CNN's Rick Lazio: Clinton's "Issue" Is "Whether She Can Show Some Warmth" And "Smile A Little Bit" During The Debate
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For years, right-wing media have baselessly speculated on Democratic presidential nominee Hillary Clinton’s health, claiming she has suffered various illnesses ranging from “stroke” to “Parkinson’s disease,” and guessing she’ll be “dead in six months.” Here are some of right-wing media’s various Clinton diagnoses.
Why Treating Every Campaign Controversy Equally Is A Recipe For Bad Reporting
The New York Times’ public editor defended the paper’s coverage of Democratic presidential nominee Hillary Clinton from criticism by arguing journalists should try to treat controversies involving Clinton and Republican presidential nominee Donald Trump equally. It’s a defense that highlights the real danger posed by “false balance” in campaign journalism during the 2016 election.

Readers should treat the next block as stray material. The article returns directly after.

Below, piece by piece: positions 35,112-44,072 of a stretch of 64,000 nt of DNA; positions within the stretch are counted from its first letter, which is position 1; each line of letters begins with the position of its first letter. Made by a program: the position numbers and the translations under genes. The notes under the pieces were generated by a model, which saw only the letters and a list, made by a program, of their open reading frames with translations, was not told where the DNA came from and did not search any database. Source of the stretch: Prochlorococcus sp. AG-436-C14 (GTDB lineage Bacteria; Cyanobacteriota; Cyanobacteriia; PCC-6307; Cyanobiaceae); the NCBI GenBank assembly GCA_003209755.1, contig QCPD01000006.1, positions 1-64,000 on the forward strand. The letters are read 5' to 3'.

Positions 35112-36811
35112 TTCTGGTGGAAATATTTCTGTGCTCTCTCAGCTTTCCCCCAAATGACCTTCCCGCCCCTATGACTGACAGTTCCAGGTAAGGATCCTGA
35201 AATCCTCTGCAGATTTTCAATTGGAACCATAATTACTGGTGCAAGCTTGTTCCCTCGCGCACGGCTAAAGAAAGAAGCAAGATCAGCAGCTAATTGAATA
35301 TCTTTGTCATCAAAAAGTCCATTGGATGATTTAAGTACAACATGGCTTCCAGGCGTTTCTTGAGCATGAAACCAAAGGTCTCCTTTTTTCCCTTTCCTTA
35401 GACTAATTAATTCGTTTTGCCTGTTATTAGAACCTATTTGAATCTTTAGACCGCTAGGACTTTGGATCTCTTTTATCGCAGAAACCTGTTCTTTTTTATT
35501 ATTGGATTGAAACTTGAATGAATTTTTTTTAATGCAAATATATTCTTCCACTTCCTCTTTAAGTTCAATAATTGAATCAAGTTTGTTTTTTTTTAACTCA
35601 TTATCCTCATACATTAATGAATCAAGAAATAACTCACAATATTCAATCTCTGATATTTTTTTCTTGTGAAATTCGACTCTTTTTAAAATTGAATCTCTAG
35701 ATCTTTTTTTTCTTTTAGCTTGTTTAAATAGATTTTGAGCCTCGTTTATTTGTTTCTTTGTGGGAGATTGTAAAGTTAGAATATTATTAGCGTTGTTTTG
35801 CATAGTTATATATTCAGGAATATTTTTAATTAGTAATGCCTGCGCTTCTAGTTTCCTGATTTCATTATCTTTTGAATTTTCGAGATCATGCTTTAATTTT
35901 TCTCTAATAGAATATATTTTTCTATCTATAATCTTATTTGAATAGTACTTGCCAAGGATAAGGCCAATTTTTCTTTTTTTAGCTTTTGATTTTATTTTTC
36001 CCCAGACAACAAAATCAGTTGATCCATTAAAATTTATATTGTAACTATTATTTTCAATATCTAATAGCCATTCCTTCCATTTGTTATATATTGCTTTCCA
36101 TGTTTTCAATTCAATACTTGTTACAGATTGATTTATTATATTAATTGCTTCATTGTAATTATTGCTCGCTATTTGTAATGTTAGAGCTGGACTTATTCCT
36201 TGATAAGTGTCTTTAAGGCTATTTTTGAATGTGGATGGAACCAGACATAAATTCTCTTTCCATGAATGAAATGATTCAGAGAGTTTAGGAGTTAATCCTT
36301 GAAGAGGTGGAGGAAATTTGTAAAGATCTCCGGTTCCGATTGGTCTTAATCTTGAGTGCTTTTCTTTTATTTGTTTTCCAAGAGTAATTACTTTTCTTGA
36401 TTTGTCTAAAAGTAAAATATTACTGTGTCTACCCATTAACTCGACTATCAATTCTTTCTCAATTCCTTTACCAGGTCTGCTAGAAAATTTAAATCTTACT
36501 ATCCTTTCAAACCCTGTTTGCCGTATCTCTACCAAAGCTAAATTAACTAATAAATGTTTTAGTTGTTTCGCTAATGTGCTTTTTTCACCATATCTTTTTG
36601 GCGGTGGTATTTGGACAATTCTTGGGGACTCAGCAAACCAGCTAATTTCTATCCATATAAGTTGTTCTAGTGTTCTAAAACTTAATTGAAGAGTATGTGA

In a September 10 piece titled “The Truth About ‘False Balance,’” New York Times public editor Liz Spayd defended her paper’s extensive reporting on the controversies surrounding the Clinton Foundation and Hillary Clinton’s use of a private email server. Critics say the Times’ coverage has hyped minor scandals and contributed to a perception that Clinton and Trump are equally flawed candidates. That coverage, critics argue, perpetuates a “false balance” that fails to reflect the uniquely dangerous and divisive nature of Trump's campaign.
In her response, Spayd accused critics of trying to force newspapers to insert “moral and ideological judgments” into their campaign coverage, warning of a “slippery slope” if journalists are asked to decide which campaign controversies are worth prioritizing: